Bloomberg BNA’s Corporate Law & Accountability Report is available on the Corporate Law Resource Center. This news service keeps corporate practitioners informed of legal developments of...
By Yin Wilczek
Feb. 18 — The U.S. Chamber of Commerce Feb. 18 urged the SEC not to require universal proxy cards at public companies, saying the action would only increase “the frequency and ease of proxy fights.”
In a letter to Securities and Exchange Commission Chairman Mary Jo White, the chamber's Center for Capital Markets Competitiveness said the agency historically has remained “neutral” with respect to interactions between companies and their shareholders.
“We do not understand why the SEC would now pursue a policy that would increase the regularity of contested elections or cause greater turnover in the boardroom,” the chamber said.
The SEC Feb. 19 held a proxy roundtable to consider, among other topics, whether changes should be made to its proxy rules to facilitate the use of universal proxy ballots by management and proxy contestants.
Investors voting by proxy cannot “split their ticket” by picking and choosing between candidates on the management slate and those supported by shareholder proponents.
In January 2014, the Council of Institutional Investors petitioned the SEC for amendments to 1934 Securities Exchange Act Section 14 to create a “fairer voting process” for proxy contests. The group urged the commission to eliminate the requirement to obtain a nominee's consent to be named on a proxy card in contested elections and to allow shareholders to vote for their preferred combination of shareholder and management nominees on a single card.
This would ensure “that investors voting by proxy have the same practical ability to vote their shares for their preferred mix of nominees that they would have if they attend a shareholder meeting in person,” the CII said in the petition.
The SEC also is mulling a more limited fix recommended by its Investor Advisory Committee (IAC). In July 2013, the IAC suggested that the commission provide proxy contestants with the choice of using universal ballots in connection with short slate director nominations.
At least one SEC commissioner has come out in support of universal ballots. In a May 2014 speech, Commissioner Kara Stein said the SEC should allow, if not mandate, universal proxy ballots to ensure that shareholders who don't attend meetings aren't “stratified”.
In its letter, the chamber suggested that universal proxy cards may enable a “small vocal minority” to advance their “own parochial agenda” without regard to the broader interests of the company or other shareholders.
“Proxy contests are significantly disruptive to public companies, often to the ultimate detriment of their investors,” the chamber said. “Promoting proxy contests should not be a goal of the SEC, as boards of directors would be increasingly forced to focus a company’s resources in support of board-nominated candidates, detracting from managing and overseeing company business.”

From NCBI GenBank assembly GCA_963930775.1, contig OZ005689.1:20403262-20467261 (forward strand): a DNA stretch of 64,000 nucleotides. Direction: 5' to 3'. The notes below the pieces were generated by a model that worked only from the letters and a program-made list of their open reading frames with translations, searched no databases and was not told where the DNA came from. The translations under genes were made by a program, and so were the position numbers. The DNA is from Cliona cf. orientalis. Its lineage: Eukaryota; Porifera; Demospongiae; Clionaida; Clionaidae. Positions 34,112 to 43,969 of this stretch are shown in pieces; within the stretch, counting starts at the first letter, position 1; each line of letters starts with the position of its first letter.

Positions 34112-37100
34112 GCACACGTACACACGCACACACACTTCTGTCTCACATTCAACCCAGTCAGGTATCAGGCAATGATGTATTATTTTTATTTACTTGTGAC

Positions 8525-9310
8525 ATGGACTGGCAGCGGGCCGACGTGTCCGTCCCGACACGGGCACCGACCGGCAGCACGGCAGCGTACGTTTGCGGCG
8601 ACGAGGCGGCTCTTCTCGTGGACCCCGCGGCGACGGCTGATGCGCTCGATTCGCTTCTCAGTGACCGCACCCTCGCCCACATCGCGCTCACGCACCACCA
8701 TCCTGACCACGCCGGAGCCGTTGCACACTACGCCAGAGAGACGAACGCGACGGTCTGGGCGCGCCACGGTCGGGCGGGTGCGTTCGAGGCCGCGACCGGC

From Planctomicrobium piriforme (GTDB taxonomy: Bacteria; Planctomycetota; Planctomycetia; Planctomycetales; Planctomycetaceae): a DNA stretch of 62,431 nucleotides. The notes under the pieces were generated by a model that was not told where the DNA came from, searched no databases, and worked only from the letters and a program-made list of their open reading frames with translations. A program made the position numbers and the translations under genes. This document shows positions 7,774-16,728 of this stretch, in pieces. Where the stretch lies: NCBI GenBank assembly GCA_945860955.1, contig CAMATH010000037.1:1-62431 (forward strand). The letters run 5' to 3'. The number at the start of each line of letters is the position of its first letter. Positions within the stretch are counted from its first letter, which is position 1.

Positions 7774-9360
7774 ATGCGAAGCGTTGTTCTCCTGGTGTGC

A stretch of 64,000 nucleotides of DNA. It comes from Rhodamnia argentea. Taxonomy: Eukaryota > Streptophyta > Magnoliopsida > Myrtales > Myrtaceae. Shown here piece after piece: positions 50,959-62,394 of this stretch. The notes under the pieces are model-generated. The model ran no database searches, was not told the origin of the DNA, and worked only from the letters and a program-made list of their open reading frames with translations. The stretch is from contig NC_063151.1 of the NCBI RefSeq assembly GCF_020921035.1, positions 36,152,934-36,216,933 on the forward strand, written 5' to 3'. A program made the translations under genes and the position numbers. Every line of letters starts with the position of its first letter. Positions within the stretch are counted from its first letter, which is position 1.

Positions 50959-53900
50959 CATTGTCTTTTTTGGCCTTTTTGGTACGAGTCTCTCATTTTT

To contact the reporter on this story: Yin Wilczek in Washington at email@example.com
To contact the editor responsible for this story: Ryan Tuck at firstname.lastname@example.org
The chamber's letter is available at http://op.bna.com/car.nsf/r?Open=ywik-9tusw2.
All Bloomberg BNA treatises are available on standing order, which ensures you will always receive the most current edition of the book or supplement of the title you have ordered from Bloomberg BNA’s book division. As soon as a new supplement or edition is published (usually annually) for a title you’ve previously purchased and requested to be placed on standing order, we’ll ship it to you to review for 30 days without any obligation. During this period, you can either (a) honor the invoice and receive a 5% discount (in addition to any other discounts you may qualify for) off the then-current price of the update, plus shipping and handling or (b) return the book(s), in which case, your invoice will be cancelled upon receipt of the book(s). Call us for a prepaid UPS label for your return. It’s as simple and easy as that. Most importantly, standing orders mean you will never have to worry about the timeliness of the information you’re relying on. And, you may discontinue standing orders at any time by contacting us at 1.800.960.1220 or by sending an email to email@example.com.
Put me on standing order at a 5% discount off list price of all future updates, in addition to any other discounts I may quality for. (Returnable within 30 days.)
Notify me when updates are available (No standing order will be created).
This Bloomberg BNA report is available on standing order, which ensures you will all receive the latest edition. This report is updated annually and we will send you the latest edition once it has been published. By signing up for standing order you will never have to worry about the timeliness of the information you need. And, you may discontinue standing orders at any time by contacting us at 1.800.372.1033, option 5, or by sending us an email to firstname.lastname@example.org.
Put me on standing order
Notify me when new releases are available (no standing order will be created)